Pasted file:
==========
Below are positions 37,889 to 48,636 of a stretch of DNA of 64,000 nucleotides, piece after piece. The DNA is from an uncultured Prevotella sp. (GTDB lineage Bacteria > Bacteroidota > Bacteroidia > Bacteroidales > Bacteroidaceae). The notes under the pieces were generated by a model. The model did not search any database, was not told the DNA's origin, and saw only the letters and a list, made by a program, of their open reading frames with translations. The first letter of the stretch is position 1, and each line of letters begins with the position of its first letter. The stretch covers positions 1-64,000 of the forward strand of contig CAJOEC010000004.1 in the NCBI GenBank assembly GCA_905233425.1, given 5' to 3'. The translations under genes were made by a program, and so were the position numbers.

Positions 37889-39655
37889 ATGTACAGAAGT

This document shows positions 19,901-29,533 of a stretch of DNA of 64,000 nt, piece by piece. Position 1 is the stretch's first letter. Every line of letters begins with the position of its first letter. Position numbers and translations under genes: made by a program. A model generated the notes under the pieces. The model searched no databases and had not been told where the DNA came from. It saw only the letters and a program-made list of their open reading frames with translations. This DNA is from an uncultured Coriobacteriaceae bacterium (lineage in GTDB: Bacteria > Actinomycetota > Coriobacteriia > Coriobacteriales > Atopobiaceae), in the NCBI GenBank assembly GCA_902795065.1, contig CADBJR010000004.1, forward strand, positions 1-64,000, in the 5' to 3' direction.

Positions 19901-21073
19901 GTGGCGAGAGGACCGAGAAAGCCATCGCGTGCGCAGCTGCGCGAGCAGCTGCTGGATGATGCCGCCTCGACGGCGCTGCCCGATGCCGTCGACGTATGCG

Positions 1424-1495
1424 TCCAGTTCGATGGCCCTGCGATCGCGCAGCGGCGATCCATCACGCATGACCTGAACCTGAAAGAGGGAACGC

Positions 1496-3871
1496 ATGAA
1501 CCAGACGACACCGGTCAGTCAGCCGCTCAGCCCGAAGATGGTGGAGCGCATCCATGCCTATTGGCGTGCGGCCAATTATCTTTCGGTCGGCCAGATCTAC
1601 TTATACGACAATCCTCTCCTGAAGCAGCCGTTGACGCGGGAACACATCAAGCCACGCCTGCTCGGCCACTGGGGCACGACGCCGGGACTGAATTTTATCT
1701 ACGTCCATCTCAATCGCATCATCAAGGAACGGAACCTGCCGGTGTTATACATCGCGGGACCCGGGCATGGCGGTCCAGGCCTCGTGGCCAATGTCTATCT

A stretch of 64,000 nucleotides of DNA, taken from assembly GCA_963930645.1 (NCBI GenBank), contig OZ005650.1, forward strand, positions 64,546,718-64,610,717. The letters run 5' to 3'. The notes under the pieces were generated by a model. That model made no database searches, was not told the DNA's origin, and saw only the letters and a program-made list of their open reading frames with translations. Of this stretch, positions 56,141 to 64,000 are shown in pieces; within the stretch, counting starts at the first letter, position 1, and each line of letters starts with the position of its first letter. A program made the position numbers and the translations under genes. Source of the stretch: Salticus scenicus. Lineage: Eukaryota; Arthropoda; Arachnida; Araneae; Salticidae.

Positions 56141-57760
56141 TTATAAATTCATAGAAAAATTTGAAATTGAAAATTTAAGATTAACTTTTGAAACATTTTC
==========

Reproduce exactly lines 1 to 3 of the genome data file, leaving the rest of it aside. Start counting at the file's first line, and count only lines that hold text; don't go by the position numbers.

Below are positions 37,889 to 48,636 of a stretch of DNA of 64,000 nucleotides, piece after piece. The DNA is from an uncultured Prevotella sp. (GTDB lineage Bacteria > Bacteroidota > Bacteroidia > Bacteroidales > Bacteroidaceae). The notes under the pieces were generated by a model. The model did not search any database, was not told the DNA's origin, and saw only the letters and a list, made by a program, of their open reading frames with translations. The first letter of the stretch is position 1, and each line of letters begins with the position of its first letter. The stretch covers positions 1-64,000 of the forward strand of contig CAJOEC010000004.1 in the NCBI GenBank assembly GCA_905233425.1, given 5' to 3'. The translations under genes were made by a program, and so were the position numbers.

Positions 37889-39655
37889 ATGTACAGAAGT